How Intermittent Fasting Can Impact Your Mind, According to Experts
You know how it could affect your body, but what about your mind? Here, nutrition and psychology pros share all the ways intermittent fasting might impact your mental and emotional health.
Your best friend won't stop talking about it, your fave fitfluencer swears by it, and even Jennifer Aniston lives by it. "It" is intermittent fasting (IF)—the latest diet to make its rounds in the limelight. And with purported benefits like impressive weight loss, boosted energy, improved metabolism, better gut health, and decreased inflammation, it doesn't seem to be leaving the wellness spotlight any time soon. (Also having a moment? The slow-carb diet.)
But before you try IF out for yourself, it's important you know more than just how the intermittent eating plan can affect your body but also your mind. Here, experts discuss the possible psychological effects of IF.
What is intermittent fasting, again?
"Intermittent fasting cycles between periods of complete fasting, modified fasting (often very low in calories), and 'feasting' (days with no food restriction)," says Yasi Ansari, M.S., R.D., C.S.S.D., a registered dietitian and spokesperson for the Academy of Nutrition and Dietetics. "Intermittent fasting is also defined as periods of calorie restriction between periods of normal calorie intake." (See also: Everything You Need to Know About Intermittent Fasting)
Unlike, say, keto and other popular diets, IF is best described as an eating pattern or schedule that dictates when you eat rather than what you eat. Intermittent fasting also comes in a variety of different forms that you can modify based on your schedule and needs. Here's a breakdown of the most common types of intermittent fasting:
Alternate day fasting: Alternating between days of eating and days of fasting, during which you do not consume any food or beverages except for calorie-free drinks, such as water, coffee, and tea sans-milk. (Related: What You Need to Know About Alternate Day Fasting)
Time-restricted daily fasting: Limiting intake to waking hours, normally without any restrictions. Fasting for 8-12 hours per day, most of which takes place during the time you're sleeping.
- 16:8 method: One of the more popular intermittent fasting diets, this involves eating whatever you want for eight hours, then fasting for 16.
Modified weekly fasting: There are many different combinations of ways that you can choose to fast, such as...
- 5:2 method: This method involves eating normally for five days of the week and then fasting for the other two days, during which you cut back your caloric intake to 500-600 calories a day.
- 6:1 method: Similar to the 5:2 approach, but you cut back your calories or fast for only one day a week.
- 24-hour fast: This protocol requires fasting (except for sipping on calorie-free drinks) for two non-consecutive 24-hour windows twice a week.
No matter which method you choose, IF can, and likely will, impact more than just your grocery list. (Odds are all those hours sans-food will lead to fewer goodies during your next Trader Joe's run.) While you might anticipate some physical results of intermittent fasting, you should know that IF may also have an impact on your mind. (See also: What Fit Women Need to Know About Intermittent Fasting)
What are the psychological effects of intermittent fasting?
It can mess with your moods.
If you've ever been hangry (and, tbh, who hasn't?), you know that an empty enough stomach can give way to feelings of irritability and anger. Spend enough hours sans-food thanks to intermittent fasting and it's very possible your mood will start to take a noticeable shift.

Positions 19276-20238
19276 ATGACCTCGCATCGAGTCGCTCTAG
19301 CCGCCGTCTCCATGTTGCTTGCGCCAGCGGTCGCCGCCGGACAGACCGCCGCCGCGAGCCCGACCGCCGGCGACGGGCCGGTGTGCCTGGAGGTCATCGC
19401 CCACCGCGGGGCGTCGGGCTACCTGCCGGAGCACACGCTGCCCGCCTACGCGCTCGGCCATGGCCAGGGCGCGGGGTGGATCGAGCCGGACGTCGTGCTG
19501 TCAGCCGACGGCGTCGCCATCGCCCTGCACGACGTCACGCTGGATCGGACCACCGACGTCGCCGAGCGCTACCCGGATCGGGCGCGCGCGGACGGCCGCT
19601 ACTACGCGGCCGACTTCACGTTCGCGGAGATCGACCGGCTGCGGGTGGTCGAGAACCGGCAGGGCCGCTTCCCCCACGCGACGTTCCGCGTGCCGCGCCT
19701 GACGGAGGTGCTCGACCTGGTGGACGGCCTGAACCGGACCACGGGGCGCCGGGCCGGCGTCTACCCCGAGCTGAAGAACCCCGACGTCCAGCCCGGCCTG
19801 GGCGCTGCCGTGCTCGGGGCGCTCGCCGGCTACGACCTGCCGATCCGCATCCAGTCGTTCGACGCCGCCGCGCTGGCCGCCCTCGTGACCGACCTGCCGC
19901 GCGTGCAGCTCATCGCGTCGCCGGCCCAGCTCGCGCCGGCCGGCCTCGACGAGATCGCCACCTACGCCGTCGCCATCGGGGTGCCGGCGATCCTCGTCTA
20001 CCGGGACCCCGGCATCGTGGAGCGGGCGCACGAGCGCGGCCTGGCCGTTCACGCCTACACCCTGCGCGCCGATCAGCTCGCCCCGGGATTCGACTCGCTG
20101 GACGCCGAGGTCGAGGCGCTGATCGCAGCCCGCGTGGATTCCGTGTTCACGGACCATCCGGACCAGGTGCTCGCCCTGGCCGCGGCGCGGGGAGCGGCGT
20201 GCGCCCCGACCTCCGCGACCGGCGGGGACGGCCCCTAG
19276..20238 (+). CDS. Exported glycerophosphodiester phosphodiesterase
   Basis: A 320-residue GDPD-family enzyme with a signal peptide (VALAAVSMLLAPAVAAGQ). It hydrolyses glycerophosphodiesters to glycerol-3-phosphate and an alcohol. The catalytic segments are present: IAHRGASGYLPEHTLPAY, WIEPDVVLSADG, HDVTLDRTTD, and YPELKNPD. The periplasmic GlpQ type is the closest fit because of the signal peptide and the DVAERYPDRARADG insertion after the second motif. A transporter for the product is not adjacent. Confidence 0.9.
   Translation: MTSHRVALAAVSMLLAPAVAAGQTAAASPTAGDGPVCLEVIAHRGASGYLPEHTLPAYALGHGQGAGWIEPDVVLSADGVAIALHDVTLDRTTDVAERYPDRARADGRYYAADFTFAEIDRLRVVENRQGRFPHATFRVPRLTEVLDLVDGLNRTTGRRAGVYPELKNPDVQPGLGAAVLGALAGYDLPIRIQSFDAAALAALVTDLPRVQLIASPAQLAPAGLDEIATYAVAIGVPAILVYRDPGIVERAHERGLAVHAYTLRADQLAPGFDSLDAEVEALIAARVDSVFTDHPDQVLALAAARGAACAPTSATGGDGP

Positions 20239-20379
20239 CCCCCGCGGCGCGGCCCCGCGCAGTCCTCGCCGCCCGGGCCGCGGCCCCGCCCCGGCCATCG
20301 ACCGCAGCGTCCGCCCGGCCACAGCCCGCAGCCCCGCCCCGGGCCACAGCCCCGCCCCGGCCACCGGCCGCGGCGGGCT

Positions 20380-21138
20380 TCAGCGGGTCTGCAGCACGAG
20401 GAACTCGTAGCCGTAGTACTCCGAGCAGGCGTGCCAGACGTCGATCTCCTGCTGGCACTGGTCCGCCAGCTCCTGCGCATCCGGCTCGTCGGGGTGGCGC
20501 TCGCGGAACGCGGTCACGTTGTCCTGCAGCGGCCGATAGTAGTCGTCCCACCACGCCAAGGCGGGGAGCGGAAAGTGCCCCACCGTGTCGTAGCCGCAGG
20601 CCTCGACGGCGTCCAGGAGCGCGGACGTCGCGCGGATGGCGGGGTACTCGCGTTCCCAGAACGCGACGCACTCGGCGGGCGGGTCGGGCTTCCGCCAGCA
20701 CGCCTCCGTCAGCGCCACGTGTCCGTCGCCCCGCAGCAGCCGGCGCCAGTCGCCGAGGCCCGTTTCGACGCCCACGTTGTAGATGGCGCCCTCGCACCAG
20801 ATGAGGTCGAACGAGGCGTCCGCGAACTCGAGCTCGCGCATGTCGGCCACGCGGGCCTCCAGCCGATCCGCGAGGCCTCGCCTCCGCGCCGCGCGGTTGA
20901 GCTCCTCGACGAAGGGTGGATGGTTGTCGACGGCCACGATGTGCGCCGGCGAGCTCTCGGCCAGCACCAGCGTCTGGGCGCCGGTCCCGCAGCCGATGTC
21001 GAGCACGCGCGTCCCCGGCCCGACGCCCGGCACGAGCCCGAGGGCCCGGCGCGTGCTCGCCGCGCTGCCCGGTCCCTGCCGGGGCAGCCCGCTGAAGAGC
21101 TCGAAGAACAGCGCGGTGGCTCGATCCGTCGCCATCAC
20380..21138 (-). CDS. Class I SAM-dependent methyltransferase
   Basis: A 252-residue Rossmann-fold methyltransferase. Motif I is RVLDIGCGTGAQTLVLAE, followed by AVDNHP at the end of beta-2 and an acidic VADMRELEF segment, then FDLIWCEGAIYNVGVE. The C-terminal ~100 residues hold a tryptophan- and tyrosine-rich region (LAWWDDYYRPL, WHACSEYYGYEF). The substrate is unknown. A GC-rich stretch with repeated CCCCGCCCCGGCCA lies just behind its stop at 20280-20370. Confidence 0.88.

Feel cranky? That's because of dropping blood sugar levels and "a spike in cortisol (the stress hormone), [which happens] when people become overly hungry," says Susan Albers-Bowling, Psy. D, a psychologist at the Cleveland Clinic and author of Eating Mindfully and Hanger Management.
The drops—and eventual spikes when "feasting"—in blood sugar can be especially bad for those with diabetes because it can cause a lack of blood glucose control and can affect diabetes medication and insulin needs, says Ansari. (FWIW, low-carb diets like the keto diet might actually help diabetes.)
Combative? That checks out too. "There is also a hormone called neuropeptide Y that signals people to become more aggressive when they get really hungry (going back to caveman times, when you only got to eat if you were fighting or your dinner)," explains Albers-Bowling.
It might make you more anxious.
TL;DR: The more cortisol coursing through your body, the more likely it is that you'll feel stressed. "There is some evidence [that] restricted dietary behavior can increase the stress hormone cortisol, which can cause changes in food preferences and cravings and mood," says Ansari.
FYI- High cortisol levels have also been linked to increased fat storage, so if you're trying to lose weight, IF can potentially work against you.
It can make you tired...
While a small pilot study found that intermittent fasting potentially improves your nightly zzz's, other studies show that it's more likely to cause problems with sleep. Fasting can decrease the amount of REM sleep (the super deep restorative shut-eye) due to the body's rise in cortisol and insulin while fasting, according to a study published in the journal Nature and Science of Sleep. (Good news, though: you can actually eat your way to better sleep.)
Depending on which intermittent fasting method you choose, you might stop eating hours before bed, which can be a positive since eating close to bedtime is not great for your health, potentially causing weight gain, acid reflux and excessive gas, and difficulty sleeping. But an empty, growling stomach can make it difficult to score some shut-eye, says Michal Hertz, R.D., a dietitian in New York City.